Name: Michail Antonio
Date of Birth: 28/03/1990
Club: Sheffield Wednesday
Previous Clubs: Tooting and Mitcham United, Reading, Cheltenham Town (loan), Southampton (loan), Colchester United (loan).
What do you remember about your first ever match?
My first ever professional match; I'd just been called back from my loan at Tooting and Mitcham and I played a reserve game and then the next day I got sent out on loan to Cheltenham Town. Cheltenham were in npower League 1 at that time and my first game was at Elland Road against Leeds United.
I started the game on fire, if I do say so myself, just picking up the ball and beating players, getting a few crosses in. Then, about 13 minutes in, I picked up the ball, skipped past two players on the edge of the box, I've gone to shoot and Patrick Kisnorbo has put his foot on the other side of the ball as I was just about to kick it and I sprained my ankle.
It was my professional debut, my first ever Football League match, so I played on and tried my hardest to carry on, but I had to come off and I was out for three months.
My first game, for Tooting and Mitcham, was when I was 17 and we played Hendon away and I got subbed on in the 60th minute. We were losing 1-0 and I got a goal on my debut to equalise.
Who was your childhood hero?
Ian Wright. I wasn't an Arsenal fan; he was just quite slim and quick. There was Thierry Henry, too. Two quick skillful players.
When did you realise you had a chance to progress in the game?
I don't really know. I signed professionally when I was 18 from Tooting and Mitcham. I believed that I missed my opportunity; I missed my chance, and I honestly didn't think I was going to make it. When I was younger, I was 14 and I had a couple of trials for Tottenham Hotspur and they said they were quite interested in me but my mum said, ' no, education comes first'. So, I didn't get to go to an academy, then I got to 17 and I was thinking, 'no, I'm never going to do it now, I'm too late'. But then I did it when I was 18.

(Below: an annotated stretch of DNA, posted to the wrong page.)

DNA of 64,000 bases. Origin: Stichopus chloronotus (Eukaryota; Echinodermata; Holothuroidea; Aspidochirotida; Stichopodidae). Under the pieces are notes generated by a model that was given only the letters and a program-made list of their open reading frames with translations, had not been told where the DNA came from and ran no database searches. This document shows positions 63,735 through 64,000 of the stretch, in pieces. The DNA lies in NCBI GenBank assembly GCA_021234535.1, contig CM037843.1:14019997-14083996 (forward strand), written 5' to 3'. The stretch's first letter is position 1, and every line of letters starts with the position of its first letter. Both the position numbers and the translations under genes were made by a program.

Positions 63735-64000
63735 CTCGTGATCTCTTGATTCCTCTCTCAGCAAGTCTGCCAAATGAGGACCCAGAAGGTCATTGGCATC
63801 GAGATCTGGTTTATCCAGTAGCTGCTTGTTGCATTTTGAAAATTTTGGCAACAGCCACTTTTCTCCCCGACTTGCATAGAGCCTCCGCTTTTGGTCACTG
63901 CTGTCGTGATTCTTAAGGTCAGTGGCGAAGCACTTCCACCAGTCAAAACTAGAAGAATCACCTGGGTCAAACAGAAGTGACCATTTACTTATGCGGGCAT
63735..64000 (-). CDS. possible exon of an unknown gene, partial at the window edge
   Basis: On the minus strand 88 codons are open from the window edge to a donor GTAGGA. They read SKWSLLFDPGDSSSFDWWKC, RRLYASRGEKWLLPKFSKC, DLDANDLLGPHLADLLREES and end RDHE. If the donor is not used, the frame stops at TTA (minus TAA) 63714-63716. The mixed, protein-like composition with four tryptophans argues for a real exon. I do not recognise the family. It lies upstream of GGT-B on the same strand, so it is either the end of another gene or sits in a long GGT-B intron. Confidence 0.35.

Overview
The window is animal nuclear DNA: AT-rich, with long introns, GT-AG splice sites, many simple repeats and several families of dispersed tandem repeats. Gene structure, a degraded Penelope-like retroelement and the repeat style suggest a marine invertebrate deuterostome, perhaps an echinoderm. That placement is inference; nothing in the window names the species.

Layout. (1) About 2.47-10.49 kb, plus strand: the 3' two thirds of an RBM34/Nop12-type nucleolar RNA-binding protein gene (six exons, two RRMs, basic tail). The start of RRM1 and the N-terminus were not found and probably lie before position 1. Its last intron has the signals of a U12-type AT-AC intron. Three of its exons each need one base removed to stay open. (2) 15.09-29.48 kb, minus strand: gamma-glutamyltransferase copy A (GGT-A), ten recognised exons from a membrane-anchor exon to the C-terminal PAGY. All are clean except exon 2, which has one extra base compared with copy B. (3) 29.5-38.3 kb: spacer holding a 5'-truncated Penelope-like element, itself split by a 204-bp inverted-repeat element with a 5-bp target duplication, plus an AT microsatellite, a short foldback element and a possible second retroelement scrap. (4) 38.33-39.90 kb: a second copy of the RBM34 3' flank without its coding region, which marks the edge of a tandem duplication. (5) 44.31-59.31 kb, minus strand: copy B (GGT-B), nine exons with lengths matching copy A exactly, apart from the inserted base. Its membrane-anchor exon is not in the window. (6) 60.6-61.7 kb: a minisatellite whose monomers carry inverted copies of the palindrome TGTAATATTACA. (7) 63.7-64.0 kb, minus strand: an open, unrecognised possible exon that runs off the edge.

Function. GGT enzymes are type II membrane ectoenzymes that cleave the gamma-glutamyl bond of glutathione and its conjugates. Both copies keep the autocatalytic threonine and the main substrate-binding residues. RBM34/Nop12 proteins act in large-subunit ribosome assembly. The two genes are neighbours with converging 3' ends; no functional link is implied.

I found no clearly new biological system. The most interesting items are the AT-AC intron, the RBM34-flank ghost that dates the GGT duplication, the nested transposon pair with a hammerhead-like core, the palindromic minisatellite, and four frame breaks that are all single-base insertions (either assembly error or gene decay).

Which coach has had the biggest influence on your career?
I'm going to have to say Nigel Gibbs at Reading. He took me from being that raw non-league player and sorted out my crossing and my finishing, and made me know where I needed to be on the pitch at certain times. For the five years I was at Reading, he definitely shaped me.
What did you spend your first wage packet on?
I bought my mum a TV - a 50-inch to put it in the front room.
Does your squad number have a special meaning to you?
My squad number at Reading had a special meaning to me - it was 28 and my birthday is on the 28th. There was lower number but I took 28. Right now I have seven and that's just that number I've always loved because of David Beckham.
Who did you last swap shirts with?
Wayne Bridge, against Brighton and Hove Albion.
How has the game changed for the better since you became a pro?
I honestly don't know. The game has got a lot quicker but I wouldn't say it has changed dramatically since I became a pro.
If you could have coached yourself when you were a teenager, what advice would you have passed on?
Anything is possible; just believe in your ability. If you work hard, you can achieve anything.
If you stay in the game at the end of your career, what will you do? a) Manager b) Coach c) Scout d) Physio e) Pundit?
Scout. I would definitely love to become a scout because you get to see new potential. It would be good to say you're the person who uncovered the next Lionel Messi. It would be decent.
What do you want to be best remembered for at the end of your career?
Somebody who won things.
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